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The Father Factor

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Josh McCumber

Licensed Marriage and Family Therapist and blogs under TheNurturingFather.com. He has been married for 18 years and has one 4-year-old son. Because of his own experiences growing up without a stable father-figure, he has a passion for parenting skills and helping families function better.

Recent Posts

Men Can Nurture: Here's How!

A nurturing father expresses caring. He is attention giving. He is a hands-on trainer. He is an influencer. Notice that this definition seems to be focused on what a nurturing father does--his behavior.

This is an important point because there is a myth that nurturing starts with an emotional state, attitude, or frame of mind. However, we cannot identify the nurturing father if he is motionless. We must identify him in action in order to know that he is nurturing.  

how can men nurture

If nurturing is a behavior, then it is a simple matter of learning behaviors and having the discipline to choose that behavior.

Another way to describe this process is developing a skill. The only way to learn that skill is by developing your knowledge base and practicing.

Developing your knowledge base is simply learning, whether through watching others or reading. Practice of course would include applying techniques, making mistakes, as well as fixing mistakes.  

There are limitations to leaving the definition of nurturing confined to behaviors (or skills). Although we may be able to use our will-power to learn skills of nurturing, behavior eventually needs purpose or inspiration.  

With authentic nurturing there is an action and there is a purpose. The overall purpose of nurturing is not just to do but to connect in the moment. When engaging in nurturing behavior (i.e. express caring, give attention, train, or provide) the intention is to build a strong bond with a spouse or child. By investing in them, they will become more invested in me. That bond gives fathers credibility and transforms us into better men, better fathers. 

It is becoming clearer then, that there are two major parts to nurturing. There is what happens on the inside of us (the purpose, meaning, inspiration, or positive emotion) and there is what happens on the outside of us (the nurturing behaviors).

Where does change start, on the inside of us or on the outside of us through behavior?  

Each person may be different. Sometimes doing regardless of emotion is the practical first step; on the other hand, others may feel inspiration for some time before they act. My perspective is that change for stronger more positive relationships through nurturing can begin in either place--and can even occur simultaneously.

The goal is that nurturing begins, it is authentic, and it is repeated with positive results. Being a nurturing father can look significantly different from one man to another because each father and child relationship is unique. Some of us are more creative and artistic. Some fathers have a great sense of humor. Some fathers are much more comfortable with affection. Some fathers are very athletic or enjoy the outdoors.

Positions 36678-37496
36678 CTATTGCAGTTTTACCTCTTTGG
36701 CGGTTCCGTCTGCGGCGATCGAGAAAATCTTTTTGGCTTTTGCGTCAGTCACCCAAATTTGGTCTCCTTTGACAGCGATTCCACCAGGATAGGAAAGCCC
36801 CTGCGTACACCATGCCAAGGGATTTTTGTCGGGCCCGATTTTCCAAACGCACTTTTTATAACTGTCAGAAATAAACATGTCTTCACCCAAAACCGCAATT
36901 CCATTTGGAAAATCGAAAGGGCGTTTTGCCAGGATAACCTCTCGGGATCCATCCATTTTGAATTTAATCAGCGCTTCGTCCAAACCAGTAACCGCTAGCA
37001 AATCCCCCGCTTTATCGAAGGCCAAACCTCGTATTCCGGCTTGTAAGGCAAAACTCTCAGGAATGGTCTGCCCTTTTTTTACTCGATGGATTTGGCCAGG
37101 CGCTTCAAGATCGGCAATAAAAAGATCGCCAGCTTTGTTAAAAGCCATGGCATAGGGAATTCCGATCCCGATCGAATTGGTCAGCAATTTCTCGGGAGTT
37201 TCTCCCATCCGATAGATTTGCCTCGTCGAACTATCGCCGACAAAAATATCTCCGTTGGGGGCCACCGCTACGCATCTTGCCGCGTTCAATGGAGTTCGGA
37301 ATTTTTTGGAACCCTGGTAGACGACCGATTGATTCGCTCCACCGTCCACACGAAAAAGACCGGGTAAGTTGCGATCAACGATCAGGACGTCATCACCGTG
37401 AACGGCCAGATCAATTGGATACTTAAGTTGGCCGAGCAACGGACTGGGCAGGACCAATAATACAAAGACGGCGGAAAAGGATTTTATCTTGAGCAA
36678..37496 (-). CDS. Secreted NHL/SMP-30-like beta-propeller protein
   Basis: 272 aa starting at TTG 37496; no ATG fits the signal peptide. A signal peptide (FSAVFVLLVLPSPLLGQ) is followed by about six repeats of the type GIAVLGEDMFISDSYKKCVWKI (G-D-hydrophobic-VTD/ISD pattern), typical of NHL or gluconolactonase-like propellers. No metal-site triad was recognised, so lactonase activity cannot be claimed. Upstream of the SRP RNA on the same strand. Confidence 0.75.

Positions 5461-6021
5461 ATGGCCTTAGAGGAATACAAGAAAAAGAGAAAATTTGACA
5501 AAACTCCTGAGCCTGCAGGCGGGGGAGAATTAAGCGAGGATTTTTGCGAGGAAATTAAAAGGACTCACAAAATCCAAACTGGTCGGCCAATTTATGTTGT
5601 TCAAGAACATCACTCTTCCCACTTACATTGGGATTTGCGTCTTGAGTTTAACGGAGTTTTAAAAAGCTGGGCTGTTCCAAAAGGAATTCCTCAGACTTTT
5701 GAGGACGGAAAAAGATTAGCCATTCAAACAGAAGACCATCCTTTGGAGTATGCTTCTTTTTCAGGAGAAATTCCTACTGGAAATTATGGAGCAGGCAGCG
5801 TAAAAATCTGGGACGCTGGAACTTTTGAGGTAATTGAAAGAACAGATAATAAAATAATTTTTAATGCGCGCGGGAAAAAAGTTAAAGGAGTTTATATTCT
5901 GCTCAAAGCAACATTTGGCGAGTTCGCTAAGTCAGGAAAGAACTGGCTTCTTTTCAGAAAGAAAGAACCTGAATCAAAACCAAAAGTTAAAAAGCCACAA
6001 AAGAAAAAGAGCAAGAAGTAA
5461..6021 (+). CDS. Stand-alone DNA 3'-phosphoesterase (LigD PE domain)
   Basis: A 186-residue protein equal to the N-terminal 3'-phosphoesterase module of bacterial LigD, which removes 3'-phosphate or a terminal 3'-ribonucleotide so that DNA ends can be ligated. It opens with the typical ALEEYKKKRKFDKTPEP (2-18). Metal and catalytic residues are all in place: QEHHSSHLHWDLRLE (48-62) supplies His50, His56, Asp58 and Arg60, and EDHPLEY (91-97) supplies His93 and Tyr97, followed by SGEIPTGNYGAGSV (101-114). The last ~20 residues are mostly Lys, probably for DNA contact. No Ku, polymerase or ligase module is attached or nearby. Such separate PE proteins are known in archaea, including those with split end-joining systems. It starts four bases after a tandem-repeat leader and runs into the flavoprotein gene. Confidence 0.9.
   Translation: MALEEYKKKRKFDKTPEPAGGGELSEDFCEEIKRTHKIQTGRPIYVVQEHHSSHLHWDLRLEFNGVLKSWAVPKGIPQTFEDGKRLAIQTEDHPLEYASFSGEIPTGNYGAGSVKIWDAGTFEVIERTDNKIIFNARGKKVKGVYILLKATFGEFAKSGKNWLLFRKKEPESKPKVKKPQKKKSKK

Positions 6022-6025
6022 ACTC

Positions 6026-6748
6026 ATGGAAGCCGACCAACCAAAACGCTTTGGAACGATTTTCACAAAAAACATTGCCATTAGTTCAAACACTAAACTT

No matter where your strengths lie, you have the ability to exercise your skills of nurturing in those areas and expand to other areas.  

The definition of nurturing is not confined to emotions and emotional connection. Yes, emotions are AN area that nurturing should take place, but there are other areas as well. Our children have many areas to nurture. Consider this partial list of areas that children can be nurtured in: 

  • physical health
  • emotional health
  • relationship skills
  • learning
  • exploring
  • humor and recreations
  • spirituality
  • volunteer service
  • pursuit of goals
  • outdoor life

Learn to use your nurturing skills (express caring, give attention, teach) in an area you are already strong in. As you spend time with your children, try to determine if they would benefit from more nurturing in another area of their life.

For example, suppose you are an outdoorsman and you decide to spend time with your daughter hiking and orienteering. Through spending time with her during these activities, perhaps you realize that she is struggling with the loss of her grandmother and could be helped by engaging in spiritual activities. She is more likely to engage in them because of your support and encouragement. Even if you are not particularly spiritual, your open-mindedness, caring, and spending time with her during those activities are all ways that would be nurturing for her.

Looking back, was there anything your father did specifically that you see as nurturing? Or, is there anything that you do specifically with your children that you now see is quite nurturing?

It is important to continue to develop ideas around nurturing and manhood. It is important that we redefine the role of men and fathers nurturing in our own way.

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